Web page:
Aspirate: Fluid withdrawn from a lump, often a cyst, or a nipple.
Axilla: The underarm or armpit.
Axillary: Pertaining to the armpit area, including the lymph nodes that are located there.
Axillary lymph node dissection: Surgery to remove lymph nodes found in the armpit region. Also called axillary dissection.
Benign: Not cancerous; does not invade nearby tissue or spread to other parts of the body.
Biological therapy: Treatment to stimulate or restore the ability of the immune system to fight infection and disease. Also used to lessen side effects that may be caused by some cancer treatments. Also known as immunotherapy, biotherapy, or biological response modifier (BRM) therapy.
Biopsy: The removal of cells or tissues for examination under a microscope. When only a sample of tissue is removed, the procedure is called an incisional biopsy or core biopsy. When an entire tumor or lesion is removed, the procedure is called an excisional biopsy. When a sample of tissue or fluid is removed with a needle, the procedure is called a needle biopsy or fine-needle aspiration.
Bone marrow: The soft, sponge-like tissue in the center of bones that produces white blood cells, red blood cells, afree of cancer cells. nd platelets.
Cancer: A term for diseases in which abnormal cells divide without control. Cancer cells can invade nearby tissues and can spread through the bloodstream and lymphatic system to other parts of the body.
Clear margins: The normal tissue around the tumor, which is free of cancer cells.
Cyst: A sac or capsule filled with fluid.
Estrogen: Female sex hormone produced primarily by ovaries and in smaller amounts by conversion of male hormone made in the adrenal gland. In breast cancer, estrogen may promote the growth of cancer cells.
HER 2: a gene that helps control the growth and repair of cells.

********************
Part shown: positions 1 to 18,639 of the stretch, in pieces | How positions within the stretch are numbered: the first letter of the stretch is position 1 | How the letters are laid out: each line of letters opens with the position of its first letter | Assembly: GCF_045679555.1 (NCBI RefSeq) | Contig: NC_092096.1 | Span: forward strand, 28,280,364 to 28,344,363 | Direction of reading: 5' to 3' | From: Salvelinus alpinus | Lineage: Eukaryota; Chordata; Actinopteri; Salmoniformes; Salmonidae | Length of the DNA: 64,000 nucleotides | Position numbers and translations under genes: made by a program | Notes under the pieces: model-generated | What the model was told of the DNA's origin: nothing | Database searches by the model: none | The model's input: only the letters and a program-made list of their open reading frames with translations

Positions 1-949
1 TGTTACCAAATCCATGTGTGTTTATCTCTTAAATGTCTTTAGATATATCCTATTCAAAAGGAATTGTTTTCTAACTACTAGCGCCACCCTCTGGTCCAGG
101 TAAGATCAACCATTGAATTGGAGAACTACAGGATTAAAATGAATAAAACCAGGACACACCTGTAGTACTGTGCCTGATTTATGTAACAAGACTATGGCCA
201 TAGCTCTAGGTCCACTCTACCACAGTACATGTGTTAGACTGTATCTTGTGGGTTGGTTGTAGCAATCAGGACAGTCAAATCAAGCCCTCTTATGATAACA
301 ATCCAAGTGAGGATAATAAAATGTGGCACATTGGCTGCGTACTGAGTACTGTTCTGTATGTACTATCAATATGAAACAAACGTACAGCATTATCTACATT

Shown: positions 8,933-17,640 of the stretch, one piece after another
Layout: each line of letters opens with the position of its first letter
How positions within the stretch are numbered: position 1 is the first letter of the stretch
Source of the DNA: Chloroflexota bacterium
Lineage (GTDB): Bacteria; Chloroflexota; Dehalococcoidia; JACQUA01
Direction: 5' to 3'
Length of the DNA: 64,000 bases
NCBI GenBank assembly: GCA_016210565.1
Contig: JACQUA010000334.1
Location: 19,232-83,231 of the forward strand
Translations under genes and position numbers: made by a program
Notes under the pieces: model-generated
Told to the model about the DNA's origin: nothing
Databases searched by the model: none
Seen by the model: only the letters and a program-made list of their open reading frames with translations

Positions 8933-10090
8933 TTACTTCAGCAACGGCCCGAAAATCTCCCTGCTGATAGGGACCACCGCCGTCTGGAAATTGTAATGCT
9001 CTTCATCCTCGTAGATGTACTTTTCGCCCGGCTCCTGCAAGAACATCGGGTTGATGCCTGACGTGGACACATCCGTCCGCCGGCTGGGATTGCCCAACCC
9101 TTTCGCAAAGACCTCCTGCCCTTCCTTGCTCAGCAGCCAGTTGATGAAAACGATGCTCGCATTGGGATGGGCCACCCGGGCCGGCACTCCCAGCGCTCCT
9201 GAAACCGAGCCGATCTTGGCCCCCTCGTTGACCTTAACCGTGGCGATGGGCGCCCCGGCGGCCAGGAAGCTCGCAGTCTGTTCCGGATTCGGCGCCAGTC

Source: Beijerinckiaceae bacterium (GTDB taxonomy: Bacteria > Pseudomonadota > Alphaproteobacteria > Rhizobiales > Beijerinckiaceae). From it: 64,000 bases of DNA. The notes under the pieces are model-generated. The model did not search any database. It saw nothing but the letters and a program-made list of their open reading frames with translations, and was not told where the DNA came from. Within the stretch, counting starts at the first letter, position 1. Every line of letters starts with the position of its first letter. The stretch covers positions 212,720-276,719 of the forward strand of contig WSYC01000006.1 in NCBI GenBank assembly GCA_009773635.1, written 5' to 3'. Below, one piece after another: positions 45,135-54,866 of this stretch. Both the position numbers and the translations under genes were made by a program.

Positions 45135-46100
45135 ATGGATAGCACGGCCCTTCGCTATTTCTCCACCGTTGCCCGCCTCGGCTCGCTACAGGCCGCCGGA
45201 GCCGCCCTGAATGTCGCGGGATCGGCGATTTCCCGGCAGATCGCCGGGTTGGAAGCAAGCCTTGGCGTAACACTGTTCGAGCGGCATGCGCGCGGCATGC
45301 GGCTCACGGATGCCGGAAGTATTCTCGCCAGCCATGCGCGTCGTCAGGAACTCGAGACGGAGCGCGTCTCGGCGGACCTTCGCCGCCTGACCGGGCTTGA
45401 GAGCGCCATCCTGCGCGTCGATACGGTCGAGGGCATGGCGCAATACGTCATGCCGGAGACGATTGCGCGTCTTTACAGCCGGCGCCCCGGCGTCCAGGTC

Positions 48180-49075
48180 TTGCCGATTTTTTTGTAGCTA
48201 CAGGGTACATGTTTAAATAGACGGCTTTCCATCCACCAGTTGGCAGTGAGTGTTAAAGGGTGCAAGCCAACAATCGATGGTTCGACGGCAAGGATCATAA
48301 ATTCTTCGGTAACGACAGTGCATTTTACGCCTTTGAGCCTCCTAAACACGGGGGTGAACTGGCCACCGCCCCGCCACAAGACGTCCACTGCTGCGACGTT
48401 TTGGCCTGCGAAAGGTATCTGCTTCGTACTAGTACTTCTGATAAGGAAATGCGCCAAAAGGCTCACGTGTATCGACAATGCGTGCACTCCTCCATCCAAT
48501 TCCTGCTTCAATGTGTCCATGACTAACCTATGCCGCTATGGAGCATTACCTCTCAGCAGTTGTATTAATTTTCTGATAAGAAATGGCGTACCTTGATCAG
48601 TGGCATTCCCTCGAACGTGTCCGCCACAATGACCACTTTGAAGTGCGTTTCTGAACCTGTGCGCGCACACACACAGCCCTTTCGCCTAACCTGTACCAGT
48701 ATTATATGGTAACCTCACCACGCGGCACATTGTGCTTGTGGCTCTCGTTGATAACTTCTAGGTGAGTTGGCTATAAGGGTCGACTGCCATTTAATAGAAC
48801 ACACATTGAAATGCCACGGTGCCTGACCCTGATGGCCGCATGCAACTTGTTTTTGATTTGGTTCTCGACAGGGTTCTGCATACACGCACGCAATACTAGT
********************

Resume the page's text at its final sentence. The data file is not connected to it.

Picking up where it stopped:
Hormone: Chemical substance produced in the body by glands. Hormone travels through the blood stream and sets in motion various body functions.
Immune system: Body's own system for fighting diseases.
Lymph node: A rounded mass of lymphatic tissue that is surrounded by a capsule of connective tissue. Also known as a lymph gland. Lymph nodes are spread out along lymphatic vessels and contain many lymphocytes, which filter the lymphatic fluid (lymph).
Lymphatic system: The tissues and organs that produce, store, and carry white blood cells that fight infection and other diseases. This system includes the bone marrow, spleen, thymus, lymph nodes, and network of thin tubes that carry lymph and white blood cells. These tubes branch, like blood vessels, into all the tissues of the body.
Menarche: Age of attaining puberty.
Menopause: Age when menses stops.
Nulliparous: Women who have no children.
Progesterone: Female sex hormone released by the ovaries during every menstrual cycle to prepare the uterus for pregnancy and the breasts for milk production.
Reconstructive Surgery: Women who had mastectomy (removal of breast) reconstruct their breast by rebuilding it in two ways.
- with implants filled with fluid or gel (or)
- with tissue taken from the belly or back.
SERM: (Selective estrogen receptor modulators) - drugs that blocks estrogen by filling up its receptors on breast cancer cells. This can help stop or slow down the growth of hormone-receptor-positive breast cancer.
Stage: The extent of a cancer, especially whether the disease has spread from the original site to other parts of the body. It is important to know the stage of the disease in order to plan the best treatment.